chapter  9
15 Pages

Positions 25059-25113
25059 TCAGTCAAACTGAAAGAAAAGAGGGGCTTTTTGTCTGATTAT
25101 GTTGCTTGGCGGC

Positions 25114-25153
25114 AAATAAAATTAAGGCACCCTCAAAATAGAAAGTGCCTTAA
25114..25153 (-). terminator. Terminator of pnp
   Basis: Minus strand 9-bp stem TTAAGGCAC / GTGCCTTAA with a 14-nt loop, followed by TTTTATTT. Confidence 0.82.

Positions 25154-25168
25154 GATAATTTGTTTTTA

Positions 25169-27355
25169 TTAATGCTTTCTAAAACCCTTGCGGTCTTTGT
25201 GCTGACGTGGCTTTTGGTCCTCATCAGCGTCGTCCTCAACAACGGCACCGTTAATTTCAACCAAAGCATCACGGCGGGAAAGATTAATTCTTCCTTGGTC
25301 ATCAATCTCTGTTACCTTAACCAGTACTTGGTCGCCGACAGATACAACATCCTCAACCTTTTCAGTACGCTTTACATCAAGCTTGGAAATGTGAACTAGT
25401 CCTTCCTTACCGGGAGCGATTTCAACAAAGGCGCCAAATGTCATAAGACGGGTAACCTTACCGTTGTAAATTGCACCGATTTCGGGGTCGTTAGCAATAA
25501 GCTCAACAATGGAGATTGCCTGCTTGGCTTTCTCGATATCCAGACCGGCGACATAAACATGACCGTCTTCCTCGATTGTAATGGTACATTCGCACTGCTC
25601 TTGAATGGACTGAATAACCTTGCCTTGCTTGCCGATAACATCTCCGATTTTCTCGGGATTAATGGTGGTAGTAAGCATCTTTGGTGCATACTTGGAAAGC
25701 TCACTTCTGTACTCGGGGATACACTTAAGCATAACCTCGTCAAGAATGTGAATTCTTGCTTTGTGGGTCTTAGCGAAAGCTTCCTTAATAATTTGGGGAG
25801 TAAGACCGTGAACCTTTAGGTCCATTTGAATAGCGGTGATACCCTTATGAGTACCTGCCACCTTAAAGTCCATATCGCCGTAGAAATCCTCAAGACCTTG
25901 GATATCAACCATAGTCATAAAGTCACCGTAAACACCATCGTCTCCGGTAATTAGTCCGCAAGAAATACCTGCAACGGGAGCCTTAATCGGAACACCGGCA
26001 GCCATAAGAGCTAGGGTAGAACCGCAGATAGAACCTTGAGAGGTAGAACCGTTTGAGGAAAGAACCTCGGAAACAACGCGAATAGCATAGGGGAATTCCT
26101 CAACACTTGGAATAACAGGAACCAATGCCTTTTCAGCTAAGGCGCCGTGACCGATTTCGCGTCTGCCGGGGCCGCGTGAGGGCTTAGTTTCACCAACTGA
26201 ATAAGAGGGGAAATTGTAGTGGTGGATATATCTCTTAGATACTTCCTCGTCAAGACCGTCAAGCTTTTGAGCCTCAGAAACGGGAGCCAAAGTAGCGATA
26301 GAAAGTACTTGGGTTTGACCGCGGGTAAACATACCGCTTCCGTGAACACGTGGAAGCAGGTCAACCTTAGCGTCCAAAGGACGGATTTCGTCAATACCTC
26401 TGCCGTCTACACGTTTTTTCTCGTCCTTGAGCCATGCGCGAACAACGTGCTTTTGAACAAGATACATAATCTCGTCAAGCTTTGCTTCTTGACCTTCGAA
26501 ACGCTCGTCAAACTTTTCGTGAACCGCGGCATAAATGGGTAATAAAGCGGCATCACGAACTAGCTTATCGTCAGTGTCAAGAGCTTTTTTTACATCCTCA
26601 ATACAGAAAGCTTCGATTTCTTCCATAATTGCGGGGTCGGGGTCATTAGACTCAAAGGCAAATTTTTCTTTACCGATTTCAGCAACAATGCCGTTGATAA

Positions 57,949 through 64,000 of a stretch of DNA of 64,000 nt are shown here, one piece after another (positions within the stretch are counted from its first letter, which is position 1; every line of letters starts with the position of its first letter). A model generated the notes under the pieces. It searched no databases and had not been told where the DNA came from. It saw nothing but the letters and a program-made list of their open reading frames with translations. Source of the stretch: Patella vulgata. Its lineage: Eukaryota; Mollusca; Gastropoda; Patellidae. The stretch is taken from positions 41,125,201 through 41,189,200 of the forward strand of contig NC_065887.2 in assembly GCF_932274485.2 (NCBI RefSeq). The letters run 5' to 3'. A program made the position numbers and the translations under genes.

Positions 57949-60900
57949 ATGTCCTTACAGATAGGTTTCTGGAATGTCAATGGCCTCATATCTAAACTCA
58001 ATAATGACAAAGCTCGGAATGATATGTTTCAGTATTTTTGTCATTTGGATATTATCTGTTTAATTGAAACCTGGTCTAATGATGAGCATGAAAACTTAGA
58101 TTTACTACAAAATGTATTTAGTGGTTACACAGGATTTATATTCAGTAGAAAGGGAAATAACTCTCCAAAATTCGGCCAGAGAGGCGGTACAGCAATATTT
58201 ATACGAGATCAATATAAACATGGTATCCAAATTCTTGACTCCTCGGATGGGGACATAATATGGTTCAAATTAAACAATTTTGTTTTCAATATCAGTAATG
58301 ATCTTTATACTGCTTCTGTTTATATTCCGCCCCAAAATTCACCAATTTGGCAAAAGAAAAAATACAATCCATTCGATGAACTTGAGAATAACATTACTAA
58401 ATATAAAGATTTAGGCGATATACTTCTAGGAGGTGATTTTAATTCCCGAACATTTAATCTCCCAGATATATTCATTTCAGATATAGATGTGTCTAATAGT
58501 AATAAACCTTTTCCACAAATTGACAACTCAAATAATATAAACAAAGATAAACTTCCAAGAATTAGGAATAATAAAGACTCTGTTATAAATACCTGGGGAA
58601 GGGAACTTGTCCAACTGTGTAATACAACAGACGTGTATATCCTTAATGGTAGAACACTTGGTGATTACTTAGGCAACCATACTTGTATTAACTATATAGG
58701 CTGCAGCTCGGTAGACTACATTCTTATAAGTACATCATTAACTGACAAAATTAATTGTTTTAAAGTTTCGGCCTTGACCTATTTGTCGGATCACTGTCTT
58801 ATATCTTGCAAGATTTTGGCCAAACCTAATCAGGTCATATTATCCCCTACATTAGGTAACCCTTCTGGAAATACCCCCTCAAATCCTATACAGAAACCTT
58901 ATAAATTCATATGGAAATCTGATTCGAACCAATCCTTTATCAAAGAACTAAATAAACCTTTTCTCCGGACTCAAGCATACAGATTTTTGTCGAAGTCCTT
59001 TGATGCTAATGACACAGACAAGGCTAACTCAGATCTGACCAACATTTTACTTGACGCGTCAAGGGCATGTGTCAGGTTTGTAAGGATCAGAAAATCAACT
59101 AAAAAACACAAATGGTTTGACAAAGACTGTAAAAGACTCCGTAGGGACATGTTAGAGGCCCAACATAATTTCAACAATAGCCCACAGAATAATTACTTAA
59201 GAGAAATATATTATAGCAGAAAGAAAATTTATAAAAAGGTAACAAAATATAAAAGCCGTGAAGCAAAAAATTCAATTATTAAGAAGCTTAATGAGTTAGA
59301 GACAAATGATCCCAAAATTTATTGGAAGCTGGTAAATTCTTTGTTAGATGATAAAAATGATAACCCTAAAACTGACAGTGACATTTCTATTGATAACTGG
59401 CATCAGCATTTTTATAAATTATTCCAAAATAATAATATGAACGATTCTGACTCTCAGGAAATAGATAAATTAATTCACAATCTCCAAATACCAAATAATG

Rhetoric, lodged in the ancient art of oral presentation, is commonly described as the study or implementation of a process of invention, arrangement, and production of words to create a planned effect on a particular audience. For art practitioners, rhetoric’s study of human discourse with this presumed focus on words might most closely align it with research in art history. However, studying art historically is not the only use of rhetoric; in its study of how communication takes place and is received, rhetoric is relevant as a useful tool for research in all arts practices since, in addition to the medium of language, the original components of ancient rhetorical practice included the purposeful use of voice, tone, performance and visual effect. Therefore, rhetoric already has for art practitioners a vocabulary for examining and naming their multimodal or single medium processes as well as a set of strategies that can be employed to create effective ‘communication.’ Together these provide two supports for defining and engaging in the production of art scholarship that would measure up to academic standards for postdoctoral production. Scholarship in art practice can include studies and examples of ‘invention’; it may examine but also articulate creative ideas as rhetorical, that is, as communicative practices. However, the use of such rhetorical approaches in artists’ scholarly activity can also help make a case that postdoctoral research can be just as rigorous when the ‘texts’ are multimodal or largely non-alphabetical.1